New Orleans History -- Lake Pontchartrain
Tuesday, June 25, 2024
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March 2, 1699 Sieur De Iberville Finds the Mouth of the Mississippi

In 1698, Count Pontchartrain, minister of the French Navy, knowing of the urgency of establishing a colony in Louisiana to protect its interests, called on Sieur De Iberville for the difficult task of finding the mouth of the river to confirm it was the same river La Salle was on. On June 4, 1698, he began his journey. On February 27, 1699, he anchored a ship off the coast of present-day Mississippi and began the search in small boats for the mouth of the river, which he found on March 2, 1699.

Needing proof that he was on the Mississippi River, as he traveled upriver, he met with many of the Indian tribes. When meeting with the Bayou Goulas, the chief wore a coat of blue poitou serge fashioned in the Canadian style, and a red cravat. The Indians told him that French explorer Tonty left a message as to where a letter could be found wedged into a rear cleft of a tree. When finding that piece of information, he had the necessary proof that he was on the Mississippi River. On July 2, 1699, he arrived back in France to give his report.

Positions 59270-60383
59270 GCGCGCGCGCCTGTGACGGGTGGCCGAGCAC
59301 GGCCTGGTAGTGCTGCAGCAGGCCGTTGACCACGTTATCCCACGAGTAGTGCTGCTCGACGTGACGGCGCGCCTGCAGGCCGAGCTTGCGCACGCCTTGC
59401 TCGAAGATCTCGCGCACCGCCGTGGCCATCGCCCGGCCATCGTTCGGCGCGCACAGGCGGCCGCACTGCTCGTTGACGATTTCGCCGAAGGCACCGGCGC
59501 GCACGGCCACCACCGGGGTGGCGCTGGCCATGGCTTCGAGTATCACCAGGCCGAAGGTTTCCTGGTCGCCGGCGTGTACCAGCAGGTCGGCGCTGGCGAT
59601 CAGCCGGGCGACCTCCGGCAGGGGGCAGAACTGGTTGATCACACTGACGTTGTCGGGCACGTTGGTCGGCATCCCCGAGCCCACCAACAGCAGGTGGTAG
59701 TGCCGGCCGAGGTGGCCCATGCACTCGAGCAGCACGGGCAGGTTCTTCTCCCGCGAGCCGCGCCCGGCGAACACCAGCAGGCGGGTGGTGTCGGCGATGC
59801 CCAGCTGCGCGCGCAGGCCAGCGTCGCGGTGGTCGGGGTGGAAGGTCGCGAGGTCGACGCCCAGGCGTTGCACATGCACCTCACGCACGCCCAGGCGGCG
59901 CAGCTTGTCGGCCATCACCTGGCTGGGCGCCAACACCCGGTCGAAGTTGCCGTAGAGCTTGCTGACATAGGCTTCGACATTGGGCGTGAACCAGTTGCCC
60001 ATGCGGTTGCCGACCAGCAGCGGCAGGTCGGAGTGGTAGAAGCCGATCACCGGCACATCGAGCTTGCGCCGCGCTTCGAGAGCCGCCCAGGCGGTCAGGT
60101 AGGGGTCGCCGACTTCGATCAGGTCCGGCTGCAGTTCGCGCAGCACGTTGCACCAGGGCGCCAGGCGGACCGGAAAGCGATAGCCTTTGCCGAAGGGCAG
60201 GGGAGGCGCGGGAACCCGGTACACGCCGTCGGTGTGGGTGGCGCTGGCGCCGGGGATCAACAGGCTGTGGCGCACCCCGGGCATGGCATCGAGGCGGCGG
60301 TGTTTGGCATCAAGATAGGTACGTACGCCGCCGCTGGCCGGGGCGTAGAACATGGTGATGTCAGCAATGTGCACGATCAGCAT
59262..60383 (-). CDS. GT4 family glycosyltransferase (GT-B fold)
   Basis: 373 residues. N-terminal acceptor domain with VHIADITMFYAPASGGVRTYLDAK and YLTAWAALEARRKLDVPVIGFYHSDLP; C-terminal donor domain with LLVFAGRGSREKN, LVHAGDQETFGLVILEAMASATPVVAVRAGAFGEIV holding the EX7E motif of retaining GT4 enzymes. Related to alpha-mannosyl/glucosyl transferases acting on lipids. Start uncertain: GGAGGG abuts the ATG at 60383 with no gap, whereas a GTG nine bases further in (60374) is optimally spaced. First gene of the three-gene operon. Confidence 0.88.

On Feb. 1, 1700, Iberville was given orders to head back to Louisiana and to establish the first colony in the present state of Louisiana. He selected a spot on the Mississippi River that seemed to remain high and dry. On Feb. 1, 1700, construction began on the small fort with four cannons 18 leagues from the sea, near the present settlement of Phoenix, 30 miles below New Orleans.

When completed that same year, Iberville placed his young brother, Bienville (who founded New Orleans in 1718), in command of what he named Fort de la Boulaye, or on some maps, Fort du Mississippi. Three hundred years ago this year, it became the first permanent French settlement in the present state of Louisiana.

Source: Buddy Stall at